Is there a resistance issue? Should I just put incandescent bulbs back into the locations that aren't lighting up when installed?
 




Hunter32

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GOVTMOD, each LED bulb is polarity-specific. Try flipping them 180 degrees and see if they come on. Not every single light in your cluster turns on for 1-2 seconds when you start the vehicle, although some of them do.
 




GOVTMOD

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GOVTMOD, each LED bulb is polarity-specific. Try flipping them 180 degrees and see if they come on. Not every single light in your cluster turns on for 1-2 seconds when you start the vehicle, although some of them do.

Yeah, I've already dealt with that. I bench tested each bulb in the cluster. Currently, I have 7 of the 17 bulbs in the cluster lighting up. There might be one or two that might be functioning but aren't at the condition to turn on.

There are lights I know should proof-out that aren't. Most notably the Brake, ABS, and Airbag lights.
 




Mr. Alligator

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The instrument panel illumination lights are polarity specific, and some are in related series such that if one has polarity reversed, the "downstream" light will not work either (even if correctly installed). I suggest testing each bulb for polarity using 12 volt power, and marking polarity. Then test each socket to determine polarity using an ohm meter. Install bulbs accordingly and consistently.

Good luck with this project.
 




Tifoez & Lavinia

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Just tore the cluster out to replace the gas/temp bulb #194
Ended up pickin up the Sylvania Silverstar, the led mod is next, but I'm wondering if anyone has tried gluing aluminum foil to the housing as a heat shield/reflector?!

20180210_170218.jpg
 




Mr. Alligator

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Careful with short circuits. LED modification resolves heat issues. Good luck!
 




CDW6212R

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Ditto, LED's run very cool, there won't be any more heat issues from the bulbs. I've got a nearly new cluster from a Canadian model, I put in to fix a speedometer issue. The old cluster is noticeably darker, the "new" one is almost white, the plastic that is.

FYI, LED's in tail lights etc, those don't lower current usage in older vehicles. When resistors have to be included to make the LED's work right, those create the same heat as the old bulbs. The LED's run cool, but older car circuits are made for the old current draw, or else the LED's flicker when off etc.
 




shucker1

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Don,

Wondering if (1) master power resistor in the voltage supply side to the entire indivual circuit would work?

In theory it would keep the heat "Localized" to one spot and the entire circuit resistance would remain the same.

Chris
 




CDW6212R

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There are resistor harnesses you can buy which work for an individual circuit(bulb). I used a pair of those for my tail lights, which is four resistors total for the two dual filament bulbs. They were convenient to mount, just two screws to run into the metal behind the lights, a few inches back. They are plug and play, plenty of wire. I did have one LED fail though from the end terminal corroding(heat and current). That's very odd to me, that a low current would still damage that large wire terminal steel on the back of the 3157 bulb. I can push it in or wiggle it and make it light up, but any slight movement causes the connection to be lost, so no light. I swapped in a yellow LED I hadn't used yet. Red clear or yellow look similar behind the red lens.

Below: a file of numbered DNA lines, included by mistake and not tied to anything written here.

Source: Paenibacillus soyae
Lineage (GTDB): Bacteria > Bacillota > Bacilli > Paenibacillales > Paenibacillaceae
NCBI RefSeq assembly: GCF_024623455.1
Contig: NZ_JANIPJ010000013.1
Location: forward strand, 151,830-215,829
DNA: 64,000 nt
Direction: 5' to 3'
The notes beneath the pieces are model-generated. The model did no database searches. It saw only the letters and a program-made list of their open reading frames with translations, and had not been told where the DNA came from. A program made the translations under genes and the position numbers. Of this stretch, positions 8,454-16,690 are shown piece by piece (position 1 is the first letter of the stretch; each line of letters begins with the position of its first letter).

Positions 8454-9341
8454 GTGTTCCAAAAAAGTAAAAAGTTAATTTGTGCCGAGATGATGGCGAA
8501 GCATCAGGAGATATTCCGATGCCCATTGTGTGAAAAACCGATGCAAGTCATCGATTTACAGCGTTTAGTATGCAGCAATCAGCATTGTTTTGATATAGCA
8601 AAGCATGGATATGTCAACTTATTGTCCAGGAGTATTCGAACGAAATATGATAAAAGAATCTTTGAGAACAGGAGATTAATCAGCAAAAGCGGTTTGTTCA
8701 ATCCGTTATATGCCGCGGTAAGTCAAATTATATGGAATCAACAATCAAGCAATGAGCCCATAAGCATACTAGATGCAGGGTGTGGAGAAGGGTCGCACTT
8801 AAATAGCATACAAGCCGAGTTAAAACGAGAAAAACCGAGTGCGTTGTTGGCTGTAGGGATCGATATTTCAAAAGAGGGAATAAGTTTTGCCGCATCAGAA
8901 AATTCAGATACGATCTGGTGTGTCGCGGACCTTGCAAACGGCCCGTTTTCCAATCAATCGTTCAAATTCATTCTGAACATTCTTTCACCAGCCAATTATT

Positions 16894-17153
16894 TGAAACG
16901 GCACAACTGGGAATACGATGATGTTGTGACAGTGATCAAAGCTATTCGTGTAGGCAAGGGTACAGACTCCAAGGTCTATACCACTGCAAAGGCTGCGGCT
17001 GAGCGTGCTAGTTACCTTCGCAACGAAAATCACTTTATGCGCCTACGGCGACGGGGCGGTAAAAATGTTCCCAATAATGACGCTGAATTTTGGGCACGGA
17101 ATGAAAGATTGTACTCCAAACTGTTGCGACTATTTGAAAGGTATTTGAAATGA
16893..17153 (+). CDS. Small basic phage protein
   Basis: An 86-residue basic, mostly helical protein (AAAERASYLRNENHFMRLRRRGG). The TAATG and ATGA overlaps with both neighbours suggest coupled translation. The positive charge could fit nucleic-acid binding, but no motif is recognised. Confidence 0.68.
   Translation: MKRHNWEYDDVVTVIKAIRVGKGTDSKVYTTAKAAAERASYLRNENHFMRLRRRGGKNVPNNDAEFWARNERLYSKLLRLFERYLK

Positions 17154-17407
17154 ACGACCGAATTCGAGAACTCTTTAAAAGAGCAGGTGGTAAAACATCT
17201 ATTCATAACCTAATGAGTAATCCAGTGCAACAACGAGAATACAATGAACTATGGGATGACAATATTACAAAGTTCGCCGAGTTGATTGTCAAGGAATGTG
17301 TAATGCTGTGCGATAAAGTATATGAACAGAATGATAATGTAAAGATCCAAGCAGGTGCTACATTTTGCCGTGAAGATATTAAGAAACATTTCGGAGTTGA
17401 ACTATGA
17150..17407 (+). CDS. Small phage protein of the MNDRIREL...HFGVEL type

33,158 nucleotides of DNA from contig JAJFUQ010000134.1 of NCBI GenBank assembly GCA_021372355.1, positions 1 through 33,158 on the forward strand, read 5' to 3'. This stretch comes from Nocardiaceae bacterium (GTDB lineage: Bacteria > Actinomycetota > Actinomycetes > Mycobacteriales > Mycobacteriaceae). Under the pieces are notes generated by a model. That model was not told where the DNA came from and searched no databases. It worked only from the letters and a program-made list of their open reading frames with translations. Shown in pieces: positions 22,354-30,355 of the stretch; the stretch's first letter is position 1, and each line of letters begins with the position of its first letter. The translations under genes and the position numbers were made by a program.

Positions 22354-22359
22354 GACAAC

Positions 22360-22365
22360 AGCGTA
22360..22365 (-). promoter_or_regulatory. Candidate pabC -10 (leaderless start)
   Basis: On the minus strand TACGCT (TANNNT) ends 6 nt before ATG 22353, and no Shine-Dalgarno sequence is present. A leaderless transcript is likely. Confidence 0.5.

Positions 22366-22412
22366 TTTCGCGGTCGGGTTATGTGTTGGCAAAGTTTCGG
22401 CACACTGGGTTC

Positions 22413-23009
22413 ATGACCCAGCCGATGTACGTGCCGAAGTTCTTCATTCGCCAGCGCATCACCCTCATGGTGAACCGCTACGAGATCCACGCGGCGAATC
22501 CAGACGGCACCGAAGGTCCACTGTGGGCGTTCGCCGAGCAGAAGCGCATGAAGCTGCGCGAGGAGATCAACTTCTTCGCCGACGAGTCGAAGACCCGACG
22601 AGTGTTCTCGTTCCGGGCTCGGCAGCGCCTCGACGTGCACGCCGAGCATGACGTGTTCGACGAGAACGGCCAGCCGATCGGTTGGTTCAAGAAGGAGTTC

They do run as hot as the OEM bulbs did, so the bulbs are cooler, but the heat is still back there. It's better than stock, and I'll slowly figure out what LED bulbs have the ideal brightness for me. They make so many choices, it's not simple to just pick any one an know it'll be what you prefer.

I do wish something could be done elsewhere to reduce the current "capacity" of those circuits. I think the LED issue is that there is excess current ability in each circuit, so the LED is overpowered and they flicker. I'd hope the people who actively work with LED's would find a better solution than adding a resistor for each bulb circuit. I've got way more to do than to figure that out right now.
 




shucker1

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Tifoez & Lavinia

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I have yet to find a local LED supplier that has any type of warranty, however by spacing out my purchase/replacement/warranty exchange at Walmart for the Silverstar 194s, I always have a receipt in the truck for a replacement.. I don't want to rely on parts that I can't pick up at any time, and doing the foil mod to my cluster back has a noticeable brightness difference than any of our other Explorers.. I agree with everyone, if you use foil to be cautious for shorting areas.. I also thought of using a reflective paint, but ran with what i had..

I'll attempt to edit in pictures later of the dash at night.. '98 v8 that had the green look to the dash.. I swapped those for the blue..